Caring for Wool & Dread Extensions
» Washing hair
Good news! You don’t have to do it as often as you might usually wash your hair because you just don’t trap as much dirt/dust as your hair normally does when it floats around freely. This can be a really nice break for your hair too - we tend in modern times to wash hair much more often than it really needs anyway.
Dreads get pretty heavy when wet, and the only part of your hair which really needs to be washed thoroughly on a more regular basis is the scalp. You should therefore try to keep the lengths of your dreads held up and out of the way when shampooing. You can them all together loosely on top on your head then tip your head upside down and use one hand to shampoo, and one to hold the dreads out of the way. Or you could cover the lengths with a plastic bag (but some water may still run down the lengths when you rinse, no biggie, little bit of water won’t hurt!). Either a Knotty Boy shampoo bar judiciously applied to the scalp, or a big jug of somewhat dilute shampoo poured over the scalp is then probably the best way to go, massaging in as best you can before rinsing very thoroughly - the biggest cause of itchiness with extensions is shampoo not properly rinsed out! Dry with several towels if you need to, and you can use a hairdryer on a low setting to speed up the process. You shouldn’t need to shampoo your dreads more than once a week, and you can get away with shampooing them far less frequently than that.
If you find your scalp gets itchy from having extensions in, we recommend using Knotty Boy dread conditioning sprays on your scalp regularly to reduce itchiness, dandruff and any odours, as well as keep your scalp and hair moisturised and happy.
» Flaky scalp/root bulbs/sensitive scalp etc?
Sad but true, some people do actually have extremely sensitive scalps which just don't take extensions very well. You'll usually need to have them done to know, but you could get an idea if you might be prone to discomfort or excessive hair pullage by doing a few small but reasonably tight braids somewhere on your own head and leaving them in for a few days and see how your scalp fares. If you don't have any discomfort or flakiness occuring, then go for it, and chances are you'll be fine!
There’s a couple
of things you can do to reduce frizziness of dreads, which can
be a probelm for some people but not all, best would be to use
a silky pillowcase and/or wrap your head in a scarf to sleep in.
Also using a scalp spray
on the scalp helps with this as well as with itching.
» Unweaving hair or dreads falling out?
If you’ve got particularly short hair, thick hair with not a lot of sections [fewer dreads] or really play with your dreads alot, you might find one or two dreads loosening, and might need maintenance. Also the section of hair which is woven inside the dread below the braided part can at times loosen and slip out as well. You can just pop into the shop and we will replace any dreads that may have come out, as well as weave any pokey-out bits in again with our handy latch-hook tools. It’s not a perfect system but it’s better than most what we’ve seen elsewhere, just leaving the hair out, or worse, using glue - ick! If you want to try doing the weaving yourself, you can purchase a latch-hook tool from us and we can show you how to do this maintenance yourself at home. Please note that we will do replacement & re-weaving only up until 3 months of wear - synthetic dreads are not designed to be worn longer than this unless you plan to permanently dreadlock your hair, and even then we recommend leaving them in for no longer than 6 months, and they can be a little awkward towards the end.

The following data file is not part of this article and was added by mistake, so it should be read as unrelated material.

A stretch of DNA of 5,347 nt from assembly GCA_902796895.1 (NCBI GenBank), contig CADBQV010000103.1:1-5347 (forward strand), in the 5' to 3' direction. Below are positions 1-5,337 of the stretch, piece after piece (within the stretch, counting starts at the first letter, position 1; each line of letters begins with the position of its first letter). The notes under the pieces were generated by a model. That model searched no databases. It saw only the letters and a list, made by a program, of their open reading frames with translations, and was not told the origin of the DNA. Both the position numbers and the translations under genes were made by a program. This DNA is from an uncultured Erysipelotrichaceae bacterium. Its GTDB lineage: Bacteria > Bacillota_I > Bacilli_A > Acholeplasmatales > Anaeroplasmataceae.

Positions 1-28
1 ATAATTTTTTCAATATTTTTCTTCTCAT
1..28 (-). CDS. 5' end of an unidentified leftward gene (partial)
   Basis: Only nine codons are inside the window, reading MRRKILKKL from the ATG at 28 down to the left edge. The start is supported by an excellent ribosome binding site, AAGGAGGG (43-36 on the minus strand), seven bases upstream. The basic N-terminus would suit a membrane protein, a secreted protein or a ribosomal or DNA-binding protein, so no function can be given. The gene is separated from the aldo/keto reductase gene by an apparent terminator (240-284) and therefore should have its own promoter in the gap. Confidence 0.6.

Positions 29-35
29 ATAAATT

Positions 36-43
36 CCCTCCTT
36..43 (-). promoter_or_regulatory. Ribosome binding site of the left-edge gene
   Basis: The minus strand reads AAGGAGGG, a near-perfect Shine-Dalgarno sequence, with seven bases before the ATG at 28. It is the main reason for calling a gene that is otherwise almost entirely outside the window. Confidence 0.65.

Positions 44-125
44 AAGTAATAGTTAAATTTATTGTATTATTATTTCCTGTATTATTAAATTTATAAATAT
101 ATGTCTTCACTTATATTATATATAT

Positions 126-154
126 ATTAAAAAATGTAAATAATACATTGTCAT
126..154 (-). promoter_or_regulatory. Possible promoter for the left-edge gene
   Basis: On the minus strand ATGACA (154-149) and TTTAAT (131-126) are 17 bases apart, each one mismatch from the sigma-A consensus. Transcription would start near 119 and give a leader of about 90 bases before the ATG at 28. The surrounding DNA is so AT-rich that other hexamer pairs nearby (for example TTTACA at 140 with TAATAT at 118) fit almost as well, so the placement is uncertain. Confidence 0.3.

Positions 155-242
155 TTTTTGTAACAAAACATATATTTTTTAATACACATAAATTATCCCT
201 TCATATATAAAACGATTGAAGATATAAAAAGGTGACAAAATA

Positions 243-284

» Hair loss?
One thing some people are concerned about with braids or dreads is hair damage - after having extensions in for a couple of months, when they come out you find a huge amount of hair comes out as well - but it’s mostly just hair that would normally have been shed during the course of the extensions being in, but they haven’t been able to because they’ve been braided! Some people do report hair thinning after having had extensions in, but this will only be maybe 5% of your actual hair volume - enough to be noticeable to you, but not enough to make you look much different, and not permanently damaging. Some people with especially thick hair quite like this aspect when they have their extensions out, too.
As far as actual permanent hair loss goes, extended and continual wearing of hair extensions can eventually result in traction alopecia in some individuals - but this generally take years of wearing your hair in exactly the same extensions formation, and is more often the result of very small tight braids or cornrows - very different from the dreadlock extensions Wildilocks does. More information can be found here, here and a very detailed article here if you are concerned. If you have a history of alopecia [hair loss] for any reason as a pre-existing condition, you can still have extensions put in without causing forther damage, but it may be advisable to consult your doctor or dermatologist before getting extensions, just to be sure.